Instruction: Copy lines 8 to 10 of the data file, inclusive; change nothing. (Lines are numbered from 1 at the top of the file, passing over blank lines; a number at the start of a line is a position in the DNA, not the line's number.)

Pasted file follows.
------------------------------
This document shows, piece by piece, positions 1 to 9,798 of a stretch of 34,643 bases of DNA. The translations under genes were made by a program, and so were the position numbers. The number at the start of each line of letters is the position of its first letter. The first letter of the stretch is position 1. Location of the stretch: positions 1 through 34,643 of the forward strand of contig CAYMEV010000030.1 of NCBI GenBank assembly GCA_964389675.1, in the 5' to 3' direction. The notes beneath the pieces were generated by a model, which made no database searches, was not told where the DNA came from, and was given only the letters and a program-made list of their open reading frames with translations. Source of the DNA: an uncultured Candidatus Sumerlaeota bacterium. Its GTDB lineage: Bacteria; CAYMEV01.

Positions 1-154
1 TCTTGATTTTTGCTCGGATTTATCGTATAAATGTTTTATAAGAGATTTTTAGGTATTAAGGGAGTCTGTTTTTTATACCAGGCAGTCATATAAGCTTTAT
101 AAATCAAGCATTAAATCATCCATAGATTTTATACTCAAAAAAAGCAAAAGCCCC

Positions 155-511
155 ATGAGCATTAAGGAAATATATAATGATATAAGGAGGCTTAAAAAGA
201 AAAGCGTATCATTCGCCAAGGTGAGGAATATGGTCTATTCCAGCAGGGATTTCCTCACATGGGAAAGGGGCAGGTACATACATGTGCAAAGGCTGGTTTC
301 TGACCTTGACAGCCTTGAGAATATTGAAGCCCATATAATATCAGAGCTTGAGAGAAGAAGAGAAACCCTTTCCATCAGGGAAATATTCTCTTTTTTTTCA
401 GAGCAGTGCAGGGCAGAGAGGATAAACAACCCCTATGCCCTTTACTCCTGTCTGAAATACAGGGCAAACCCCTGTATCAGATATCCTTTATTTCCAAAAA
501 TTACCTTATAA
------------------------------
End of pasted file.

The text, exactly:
301 TGACCTTGACAGCCTTGAGAATATTGAAGCCCATATAATATCAGAGCTTGAGAGAAGAAGAGAAACCCTTTCCATCAGGGAAATATTCTCTTTTTTTTCA
401 GAGCAGTGCAGGGCAGAGAGGATAAACAACCCCTATGCCCTTTACTCCTGTCTGAAATACAGGGCAAACCCCTGTATCAGATATCCTTTATTTCCAAAAA
501 TTACCTTATAA